In contrast, we have seen larger companies that are slow to respond to the changing operating environment suffer as a result. The relatively small size of these firms, coupled with an ability to identify trends and create unique products that capture the imaginations of their customers, form the basis of their success.
Reference to any particular security is purely for illustrative purpose only and does not constitute a recommendation to buy, sell or hold any security or to be relied upon as financial advice in any way.
1 JP Morgan, Morningstar, 2022
“Friendshoring” due to US-China rivalry
Competition between the world’s largest economies extends beyond raw measures of goods sold. Concerns about data security and privacy issues are resulting in growing protectionism. In turn, this leads to a decoupling of technical standards on both the hardware and software fronts and increased demand for localisation. We see increased localisation on the back of rising protectionism and concerns over data security and privacy issues too.
So-called friendshoring, or the sourcing of materials and manufacturing from “friendly” nations, is an increasing trend supporting smaller local companies. Both the US and China are investing heavily to gain an advantage, and these investments should be positive for small caps as they can benefit from an increase in domestic capital-expenditure.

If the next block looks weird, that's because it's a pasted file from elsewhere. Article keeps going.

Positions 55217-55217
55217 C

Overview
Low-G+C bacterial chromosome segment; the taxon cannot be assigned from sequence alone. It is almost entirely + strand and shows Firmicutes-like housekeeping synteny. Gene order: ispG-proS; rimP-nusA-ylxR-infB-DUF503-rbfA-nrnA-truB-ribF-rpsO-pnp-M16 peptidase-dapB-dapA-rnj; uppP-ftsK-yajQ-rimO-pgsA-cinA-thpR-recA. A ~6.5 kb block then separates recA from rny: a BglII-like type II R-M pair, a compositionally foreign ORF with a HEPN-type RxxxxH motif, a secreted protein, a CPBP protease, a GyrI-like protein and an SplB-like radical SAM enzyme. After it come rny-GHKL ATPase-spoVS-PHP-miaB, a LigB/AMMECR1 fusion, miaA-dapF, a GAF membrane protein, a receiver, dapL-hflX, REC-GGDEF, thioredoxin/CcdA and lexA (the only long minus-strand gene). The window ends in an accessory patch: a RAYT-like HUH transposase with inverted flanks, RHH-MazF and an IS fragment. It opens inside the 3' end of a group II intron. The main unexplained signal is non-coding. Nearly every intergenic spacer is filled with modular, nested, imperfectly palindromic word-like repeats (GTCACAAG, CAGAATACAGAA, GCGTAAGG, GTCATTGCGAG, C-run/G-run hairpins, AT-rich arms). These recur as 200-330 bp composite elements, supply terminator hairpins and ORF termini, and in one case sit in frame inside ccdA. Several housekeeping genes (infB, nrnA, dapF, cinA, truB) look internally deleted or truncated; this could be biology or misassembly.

Andes Technology Corp is a USD 542 million Taiwanese company underpinned by this development. The company builds on the RISC-V3 platform and sells software solutions to its clients. Given US-China relations, there is an increasing need to move away from the ARM (advanced RISC machine) and Intel infrastructure and reduce any dependence on US companies. Chinese vendors are looking for an alternative solution, and this provides the opportunity for small companies like Andes to gain market share.
The fifth industrial revolution
Reaching the next stage of industrial development means harnessing evolving technologies surrounding artificial intelligence (AI) and Big Data. Nowhere are these opportunities more abundant than in China, which accounts for three-quarters of the world’s AI patents.4 Commercialising these ideas presents smaller companies with a vast opportunity. At the same time, because the regulatory framework remains pliable (as these new sectors emerge), smaller companies will find themselves on a more even playing field with large caps. They will also have the upper hand because they are not restricted by legacy systems or old technology. This means they can exploit smart tech and deliver innovative products with greater personalisation while incurring lower costs.
For example, larger companies like Uniqlo and Zara have historically dominated the apparel space, making it challenging for smaller companies to compete. However, new companies like SHEIN are gaining market share with the emergence of big data and the internet. SHEIN was only founded in 2008 but has grown significantly. The company was originally a platform that sold only clothes, but its founder saw an opportunity whereby the firm could design its own labels and accessories based on big data.
The key differences between SHEIN and its peers are:
1) Low cost: The company buys directly from suppliers, which reduces the number of supply-chain layers.
2) Influencer marketing: SHEIN leveraged off the internet with Instagram, TikTok and various platforms to promote its products and used big data to analyse user interest and demand.